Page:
Ganoderic acid A ameliorates non‑alcoholic streatohepatitis (NASH) induced by high‑fat high‑cholesterol diet in mice
- Jing Zhu
- Jiexia Ding
- Siying Li
- Jie Jin
Affiliations: Department of Infectious Diseases, The Fourth Clinical College, Zhejiang Chinese Medical University, Hangzhou, Zhejiang 310006, P.R. China
- Published online on: February 24, 2022 https://doi.org/10.3892/etm.2022.11237
Copyright: © Zhu
et al. This is an open access article distributed under the
terms of Creative
Commons Attribution License.
Views: 0 (Spandidos Publications: | PMC Statistics: )
Total PDF Downloads: 0 (Spandidos Publications: | PMC Statistics: )
This article is mentioned in:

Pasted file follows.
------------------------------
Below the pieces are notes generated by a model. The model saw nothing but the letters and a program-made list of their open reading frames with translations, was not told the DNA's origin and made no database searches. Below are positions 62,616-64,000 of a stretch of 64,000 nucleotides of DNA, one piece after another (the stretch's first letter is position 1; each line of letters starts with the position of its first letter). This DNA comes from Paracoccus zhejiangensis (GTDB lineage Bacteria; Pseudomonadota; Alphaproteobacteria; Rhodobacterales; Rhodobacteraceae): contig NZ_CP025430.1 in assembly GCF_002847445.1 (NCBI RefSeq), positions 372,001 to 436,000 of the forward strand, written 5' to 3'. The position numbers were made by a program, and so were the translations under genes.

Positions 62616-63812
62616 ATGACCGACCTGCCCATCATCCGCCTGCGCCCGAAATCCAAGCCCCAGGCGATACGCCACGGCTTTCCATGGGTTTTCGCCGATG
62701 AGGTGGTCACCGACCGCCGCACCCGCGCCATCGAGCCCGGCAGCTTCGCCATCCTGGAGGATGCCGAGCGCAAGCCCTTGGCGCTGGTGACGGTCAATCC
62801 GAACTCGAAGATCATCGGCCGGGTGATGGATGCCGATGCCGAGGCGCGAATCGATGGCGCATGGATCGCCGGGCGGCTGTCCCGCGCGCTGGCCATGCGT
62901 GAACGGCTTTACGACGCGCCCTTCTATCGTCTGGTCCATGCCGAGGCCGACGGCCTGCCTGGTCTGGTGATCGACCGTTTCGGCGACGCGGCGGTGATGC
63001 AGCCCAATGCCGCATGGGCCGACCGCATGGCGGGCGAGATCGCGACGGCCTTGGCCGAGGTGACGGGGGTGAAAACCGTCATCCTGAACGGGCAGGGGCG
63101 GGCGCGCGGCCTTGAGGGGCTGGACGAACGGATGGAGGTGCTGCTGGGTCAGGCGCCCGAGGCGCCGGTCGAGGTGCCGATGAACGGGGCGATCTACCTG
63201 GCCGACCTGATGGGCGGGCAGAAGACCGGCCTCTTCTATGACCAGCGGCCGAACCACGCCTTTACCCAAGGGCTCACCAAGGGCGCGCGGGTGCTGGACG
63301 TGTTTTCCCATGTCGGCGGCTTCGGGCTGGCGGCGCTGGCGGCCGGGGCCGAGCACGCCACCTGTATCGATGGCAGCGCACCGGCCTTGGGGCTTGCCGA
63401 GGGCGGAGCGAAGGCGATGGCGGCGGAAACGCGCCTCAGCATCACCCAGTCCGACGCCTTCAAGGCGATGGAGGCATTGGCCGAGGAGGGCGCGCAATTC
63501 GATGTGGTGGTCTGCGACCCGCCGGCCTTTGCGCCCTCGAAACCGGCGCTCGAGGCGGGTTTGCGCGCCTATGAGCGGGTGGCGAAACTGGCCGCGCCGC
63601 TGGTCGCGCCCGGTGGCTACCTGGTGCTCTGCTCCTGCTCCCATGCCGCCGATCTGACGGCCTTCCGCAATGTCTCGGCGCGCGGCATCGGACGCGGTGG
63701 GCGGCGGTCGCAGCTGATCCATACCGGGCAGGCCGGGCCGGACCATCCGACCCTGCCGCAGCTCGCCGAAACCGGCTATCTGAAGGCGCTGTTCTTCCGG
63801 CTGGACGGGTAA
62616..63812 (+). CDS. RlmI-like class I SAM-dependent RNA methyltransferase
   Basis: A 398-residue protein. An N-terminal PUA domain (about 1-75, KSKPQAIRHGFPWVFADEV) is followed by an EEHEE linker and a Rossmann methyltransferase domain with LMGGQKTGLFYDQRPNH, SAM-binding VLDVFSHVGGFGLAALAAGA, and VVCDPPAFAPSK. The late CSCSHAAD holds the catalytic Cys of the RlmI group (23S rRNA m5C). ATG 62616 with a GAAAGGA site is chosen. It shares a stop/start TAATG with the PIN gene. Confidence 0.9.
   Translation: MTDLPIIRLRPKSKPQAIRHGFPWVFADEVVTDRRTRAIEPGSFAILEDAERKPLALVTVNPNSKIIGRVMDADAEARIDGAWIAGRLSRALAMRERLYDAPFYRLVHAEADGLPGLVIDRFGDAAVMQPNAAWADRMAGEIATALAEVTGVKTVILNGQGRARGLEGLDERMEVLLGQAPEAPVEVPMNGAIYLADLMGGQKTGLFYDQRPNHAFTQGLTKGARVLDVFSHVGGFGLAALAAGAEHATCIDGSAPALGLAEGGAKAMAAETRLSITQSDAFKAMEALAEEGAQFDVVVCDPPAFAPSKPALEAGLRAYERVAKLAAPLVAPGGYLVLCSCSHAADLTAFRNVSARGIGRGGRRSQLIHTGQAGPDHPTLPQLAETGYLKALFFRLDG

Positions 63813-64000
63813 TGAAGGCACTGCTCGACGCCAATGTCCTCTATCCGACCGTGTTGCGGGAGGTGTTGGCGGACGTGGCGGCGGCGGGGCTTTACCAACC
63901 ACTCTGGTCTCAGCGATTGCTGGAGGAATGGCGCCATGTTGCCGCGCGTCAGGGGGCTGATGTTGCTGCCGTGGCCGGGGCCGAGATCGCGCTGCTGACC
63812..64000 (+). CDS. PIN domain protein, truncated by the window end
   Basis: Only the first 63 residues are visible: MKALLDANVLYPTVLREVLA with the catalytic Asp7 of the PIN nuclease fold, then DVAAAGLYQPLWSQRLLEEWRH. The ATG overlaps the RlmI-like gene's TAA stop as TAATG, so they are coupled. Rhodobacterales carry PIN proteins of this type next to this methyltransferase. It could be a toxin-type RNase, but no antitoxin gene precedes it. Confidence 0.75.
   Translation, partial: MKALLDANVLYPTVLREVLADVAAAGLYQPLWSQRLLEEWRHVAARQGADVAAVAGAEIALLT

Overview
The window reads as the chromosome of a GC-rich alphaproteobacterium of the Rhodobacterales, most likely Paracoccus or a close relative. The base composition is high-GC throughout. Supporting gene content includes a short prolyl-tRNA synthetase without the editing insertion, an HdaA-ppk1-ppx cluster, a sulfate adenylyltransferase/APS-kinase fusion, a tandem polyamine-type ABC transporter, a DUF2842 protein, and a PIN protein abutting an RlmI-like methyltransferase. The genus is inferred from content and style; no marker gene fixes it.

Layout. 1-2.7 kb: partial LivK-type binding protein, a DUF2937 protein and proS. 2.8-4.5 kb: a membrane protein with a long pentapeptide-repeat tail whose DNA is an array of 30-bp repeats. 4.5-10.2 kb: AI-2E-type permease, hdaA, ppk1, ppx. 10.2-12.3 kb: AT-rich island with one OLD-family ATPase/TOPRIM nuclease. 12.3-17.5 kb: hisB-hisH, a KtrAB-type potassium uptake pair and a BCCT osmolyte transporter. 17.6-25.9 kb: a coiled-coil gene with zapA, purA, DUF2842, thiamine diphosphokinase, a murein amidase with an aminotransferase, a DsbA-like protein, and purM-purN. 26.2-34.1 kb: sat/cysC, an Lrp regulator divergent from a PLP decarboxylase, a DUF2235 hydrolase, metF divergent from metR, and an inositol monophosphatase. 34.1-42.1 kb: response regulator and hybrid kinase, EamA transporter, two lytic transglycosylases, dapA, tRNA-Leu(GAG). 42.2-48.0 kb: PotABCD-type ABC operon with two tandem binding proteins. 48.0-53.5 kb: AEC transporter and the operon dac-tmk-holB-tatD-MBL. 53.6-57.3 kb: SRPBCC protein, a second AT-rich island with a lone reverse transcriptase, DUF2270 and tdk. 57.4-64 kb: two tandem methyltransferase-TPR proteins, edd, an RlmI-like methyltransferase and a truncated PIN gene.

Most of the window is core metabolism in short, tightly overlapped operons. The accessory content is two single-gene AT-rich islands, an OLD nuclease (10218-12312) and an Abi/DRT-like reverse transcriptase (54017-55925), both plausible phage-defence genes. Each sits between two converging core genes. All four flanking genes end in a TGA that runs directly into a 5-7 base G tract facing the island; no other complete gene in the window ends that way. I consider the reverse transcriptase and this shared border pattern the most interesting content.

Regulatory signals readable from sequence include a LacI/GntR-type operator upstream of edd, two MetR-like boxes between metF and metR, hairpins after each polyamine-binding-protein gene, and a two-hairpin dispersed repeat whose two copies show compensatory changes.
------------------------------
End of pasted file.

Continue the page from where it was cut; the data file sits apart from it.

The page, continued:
Non‑alcoholic steatohepatitis (NASH) is becoming a huge global health problem. Previous studies have revealed that ganoderic acids have hepatoprotective and hypocholesterolemic effects. In the present study, to evaluate the anti‑NASH activity of ganoderic acid A (GAA), male 6‑week‑old C57BL/6J mice were divided into the following four groups, which were administered different diets: Normal diet (ND group), high‑fat high‑cholesterol diet (HFHC group), HFHC diet supplemented with 25 mg/kg/day (GAAL group) or 50 mg/kg/day of GAA (GAAH group). After 12 weeks of GAA treatment, histopathological results revealed that compared with that of the HFHC group, GAA significantly inhibited fat accumulation, steatosis, inflammation and fibrosis in the liver. GAA effectively reduced serum aspartate transaminase and alanine transaminase levels compared with the HFHC model. Furthermore, the endoplasmic reticulum (ER) stress‑responsive proteins, including glucose‑regulated protein 78, phosphorylated (p)‑eukaryotic initiation factor‑2α and p‑JNK, were significantly suppressed by GAA, while ERp57, p‑MAPK and p‑AKT were significantly increased after GAA treatment. Taken together, it was concluded that GAA could resist HFHC diet‑induced NASH. In terms of its underlying mechanism, GAA could improve liver inflammation and fibrosis by inhibiting hepatic oxidative stress and the ER stress response induced by HFHC.